The UK economic recovery could be reaching a juncture, hit by a slowdown in business activity growth and concern over the impact a weaker China might have on global trade.
According to the latest Lloyds Bank Regional Purchasing Managers’ Index, the business activity index for England registered a 27 month low of 55.7 in August, down from 56.7 in July. Growth has now weakened in four of the past five months.
The East Midlands and East of England recorded the joint-fastest increases in business activity with the South West and North West of England experiencing the weakest overall rise.
Employment across England and Wales continued to rise during August, but a slower rate than previously.
The average prices charged for goods and services showed only a small rise, and inflation rates eased from previous months. This partly reflected lower global commodity prices which helped to offset rising salaries and wages.
Tim Hinton, managing director for mid markets and SME banking at Lloyds Banking Group, said: “Economic and employment growth in England and Wales have slowed compared to the beginning of the year but remain at healthy levels. The underlying UK economy remains strong, and lower global commodity prices are helping to offset rising wage costs, so businesses should remain confident and continue to explore growth opportunities.”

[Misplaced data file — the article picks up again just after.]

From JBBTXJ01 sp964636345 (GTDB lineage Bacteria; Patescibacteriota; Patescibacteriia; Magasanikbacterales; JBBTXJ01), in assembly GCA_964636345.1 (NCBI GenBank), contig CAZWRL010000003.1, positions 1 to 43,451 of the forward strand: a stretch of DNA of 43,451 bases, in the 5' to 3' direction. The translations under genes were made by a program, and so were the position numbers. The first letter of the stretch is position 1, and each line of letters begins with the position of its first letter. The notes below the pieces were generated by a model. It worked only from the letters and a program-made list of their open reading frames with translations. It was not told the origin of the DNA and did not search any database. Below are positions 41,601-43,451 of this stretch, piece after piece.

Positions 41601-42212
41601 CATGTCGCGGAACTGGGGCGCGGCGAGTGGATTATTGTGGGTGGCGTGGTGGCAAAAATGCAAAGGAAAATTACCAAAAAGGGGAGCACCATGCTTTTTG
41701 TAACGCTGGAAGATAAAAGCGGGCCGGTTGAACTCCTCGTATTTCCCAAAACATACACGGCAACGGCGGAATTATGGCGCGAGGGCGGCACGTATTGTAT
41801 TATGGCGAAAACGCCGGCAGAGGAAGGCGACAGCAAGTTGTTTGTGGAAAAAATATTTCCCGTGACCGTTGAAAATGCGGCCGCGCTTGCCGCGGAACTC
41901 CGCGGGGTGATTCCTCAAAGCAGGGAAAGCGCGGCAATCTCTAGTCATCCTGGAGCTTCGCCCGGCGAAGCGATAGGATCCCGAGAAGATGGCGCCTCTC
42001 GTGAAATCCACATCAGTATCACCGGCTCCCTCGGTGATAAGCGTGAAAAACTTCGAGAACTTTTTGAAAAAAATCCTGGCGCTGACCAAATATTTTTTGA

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A separate report by accountants and business advisers BDO said that UK businesses expected robust growth for the rest of the year boosted by strong consumer spending, helped by rising wages and near-zero inflation.
However BDO found that businesses are less optimistic about the growth continuing in 2016.
Manufacturers are particularly concerned, recording the lowest level of confidence – 86.2 – since November 2012. This is dramatically below the 95 mark which indicates growth.
Exporters, already pressured by the continued strength of the pound, are increasingly nervous that economic turmoil in China will start to affect growth around the world, hitting core markets.
Peter Hemington, partner at BDO, said: “While the expected continued economic growth is encouraging, falling business confidence suggests the UK economy is approaching a turning point.
“Policy makers cannot ignore this, otherwise they run the risk of an economic slowdown. Any rumours of a rate rise in the near future must be squashed. Now is not the time to cut household spending, the very thing driving economic growth, or to introduce moves which will strengthen the pound further and hit our exporters.
“The UK cannot rely on consumer spending and services in the long-term. Policy makers must focus on steps to rebalance the economy and give support to manufacturers and greater wealth creation in the north and midlands.”
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